Hulme in the workshop prior to the M8A’s departure to the ‘States. Engine extractors, Lucas injection trumpets, (horizontal) fuel metering unit and (vertical) Vertex magneto, Hewland gearbox casing and brake ventilation ducts all clear. The rear wheels are fabricated magnesium, McLaren had 2 attempts at making these work and both failed. Its a top shot, Denny spent a lot of time in the workshop when not racing (Jabby Crombac via ‘kayemod’ TNF)

Rear suspension; single top link, reversed lower wishbones, twin radius rods, coil spring/damper units and adjustable roll-bars. Front by unequal length wishbones, coil spring/damper units, adjustable roll-bars.

Brakes, Lockheed outboard front and rear, McLaren cast magnesium wheels of 15 inches diameter and up to 11 inches wide and 15 inches and up to 16 inches wide at the rear…Big, like everything else!…

m8 cutaway

McLaren M8A Chev cutaway drawing. Specs as per text above. An incredible successful series of cars, the M8 family; M8A, M8B, M8D and M8F won the CanAm title in 1968-’71 respectively. (unattributed)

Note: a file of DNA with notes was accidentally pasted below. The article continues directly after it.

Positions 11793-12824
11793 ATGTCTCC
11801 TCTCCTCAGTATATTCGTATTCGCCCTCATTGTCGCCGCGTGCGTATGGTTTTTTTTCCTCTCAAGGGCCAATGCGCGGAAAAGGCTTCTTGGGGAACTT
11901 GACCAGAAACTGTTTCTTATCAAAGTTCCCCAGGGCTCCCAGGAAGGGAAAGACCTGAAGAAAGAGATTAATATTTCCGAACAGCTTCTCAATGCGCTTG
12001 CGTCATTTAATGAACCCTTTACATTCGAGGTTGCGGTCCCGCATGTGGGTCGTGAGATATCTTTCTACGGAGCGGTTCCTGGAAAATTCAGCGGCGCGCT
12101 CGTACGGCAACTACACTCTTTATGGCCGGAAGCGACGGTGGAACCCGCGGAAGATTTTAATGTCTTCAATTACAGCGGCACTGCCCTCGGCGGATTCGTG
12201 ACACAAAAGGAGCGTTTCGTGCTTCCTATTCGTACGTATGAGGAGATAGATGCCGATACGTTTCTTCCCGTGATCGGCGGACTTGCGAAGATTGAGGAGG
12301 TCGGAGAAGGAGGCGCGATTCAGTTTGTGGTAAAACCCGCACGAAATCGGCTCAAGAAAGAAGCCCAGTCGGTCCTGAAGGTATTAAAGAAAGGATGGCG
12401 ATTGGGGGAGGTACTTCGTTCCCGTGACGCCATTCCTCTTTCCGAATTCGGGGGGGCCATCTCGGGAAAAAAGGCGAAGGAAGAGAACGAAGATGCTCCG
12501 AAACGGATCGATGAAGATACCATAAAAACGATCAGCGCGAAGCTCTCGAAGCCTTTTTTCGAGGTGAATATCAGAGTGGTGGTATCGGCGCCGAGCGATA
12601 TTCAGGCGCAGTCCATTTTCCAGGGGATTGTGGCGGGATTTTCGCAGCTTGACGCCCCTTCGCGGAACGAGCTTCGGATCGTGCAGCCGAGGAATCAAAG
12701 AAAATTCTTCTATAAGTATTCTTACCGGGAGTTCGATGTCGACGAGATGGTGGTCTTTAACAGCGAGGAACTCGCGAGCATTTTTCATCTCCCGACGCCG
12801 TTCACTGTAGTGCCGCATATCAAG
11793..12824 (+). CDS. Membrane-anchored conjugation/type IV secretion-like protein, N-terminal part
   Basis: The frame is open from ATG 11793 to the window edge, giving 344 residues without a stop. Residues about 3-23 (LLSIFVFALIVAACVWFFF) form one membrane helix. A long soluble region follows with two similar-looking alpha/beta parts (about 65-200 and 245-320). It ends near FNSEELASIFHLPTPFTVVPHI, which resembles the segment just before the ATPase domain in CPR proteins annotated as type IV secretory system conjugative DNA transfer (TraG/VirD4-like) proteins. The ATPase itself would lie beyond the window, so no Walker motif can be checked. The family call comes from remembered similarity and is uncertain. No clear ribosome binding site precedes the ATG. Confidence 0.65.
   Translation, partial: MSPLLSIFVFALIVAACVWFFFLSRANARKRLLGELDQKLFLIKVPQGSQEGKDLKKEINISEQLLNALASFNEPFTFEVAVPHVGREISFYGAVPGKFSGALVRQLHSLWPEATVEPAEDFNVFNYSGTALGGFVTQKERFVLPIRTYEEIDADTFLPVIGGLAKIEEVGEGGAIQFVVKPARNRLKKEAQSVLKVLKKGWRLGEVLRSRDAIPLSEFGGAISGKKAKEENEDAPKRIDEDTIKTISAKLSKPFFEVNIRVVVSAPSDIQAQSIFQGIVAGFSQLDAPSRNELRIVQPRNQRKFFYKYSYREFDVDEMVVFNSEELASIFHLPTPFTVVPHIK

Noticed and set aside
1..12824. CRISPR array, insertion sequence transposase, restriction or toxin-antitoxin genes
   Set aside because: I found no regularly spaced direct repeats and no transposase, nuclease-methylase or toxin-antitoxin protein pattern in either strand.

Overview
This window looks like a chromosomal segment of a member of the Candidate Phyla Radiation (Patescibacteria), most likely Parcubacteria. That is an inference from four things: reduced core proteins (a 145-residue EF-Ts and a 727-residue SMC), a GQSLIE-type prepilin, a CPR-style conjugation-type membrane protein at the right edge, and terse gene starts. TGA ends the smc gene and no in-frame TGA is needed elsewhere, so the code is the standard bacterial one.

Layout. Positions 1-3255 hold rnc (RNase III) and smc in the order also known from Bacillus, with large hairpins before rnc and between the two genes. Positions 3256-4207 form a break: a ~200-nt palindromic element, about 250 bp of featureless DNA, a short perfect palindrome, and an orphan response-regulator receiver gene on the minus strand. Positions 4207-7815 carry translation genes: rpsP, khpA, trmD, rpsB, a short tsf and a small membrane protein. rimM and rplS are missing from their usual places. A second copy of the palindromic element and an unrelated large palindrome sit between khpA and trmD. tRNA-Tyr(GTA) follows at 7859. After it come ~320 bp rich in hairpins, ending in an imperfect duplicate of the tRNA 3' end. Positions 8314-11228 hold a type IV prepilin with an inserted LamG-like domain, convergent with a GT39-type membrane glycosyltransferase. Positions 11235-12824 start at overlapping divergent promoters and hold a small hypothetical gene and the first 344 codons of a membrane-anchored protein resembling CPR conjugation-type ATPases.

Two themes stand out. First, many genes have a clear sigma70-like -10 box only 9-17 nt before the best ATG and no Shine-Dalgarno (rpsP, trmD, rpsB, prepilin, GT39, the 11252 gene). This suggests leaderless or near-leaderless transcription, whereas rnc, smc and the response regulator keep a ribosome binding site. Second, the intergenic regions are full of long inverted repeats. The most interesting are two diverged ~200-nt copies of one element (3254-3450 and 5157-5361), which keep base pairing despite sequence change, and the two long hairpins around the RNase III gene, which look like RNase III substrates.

cars loading

All hands on deck to load the cars for shipment to the US. Teddy Mayer on the trailer with Bruce’ car, note the standard 4 spoke cast wheels on the front of Hulme’s car and experimental fabricated ones on the rear. (Nigel Beresford Collection via ‘kayemod’ TNF)

denny m8a

Denny Hulme, M8A Laguna Seca practice 1968. John Cannon won this race, famously held in very wet conditions when so many ‘fell off the Island’. Cannon’s old McLaren M1B Chev won from Hulme and George Eaton’s McLaren M1C Ford (tamsoldracecarsite.net)

Credits…

‘Cars in Profile No8 McLaren M8 Series’ by David Hodges, Pete Lyons, Jabby Crombac and Nigel Beresford Collection via ‘kayemod’ TNF, tamsoldracecarsite.net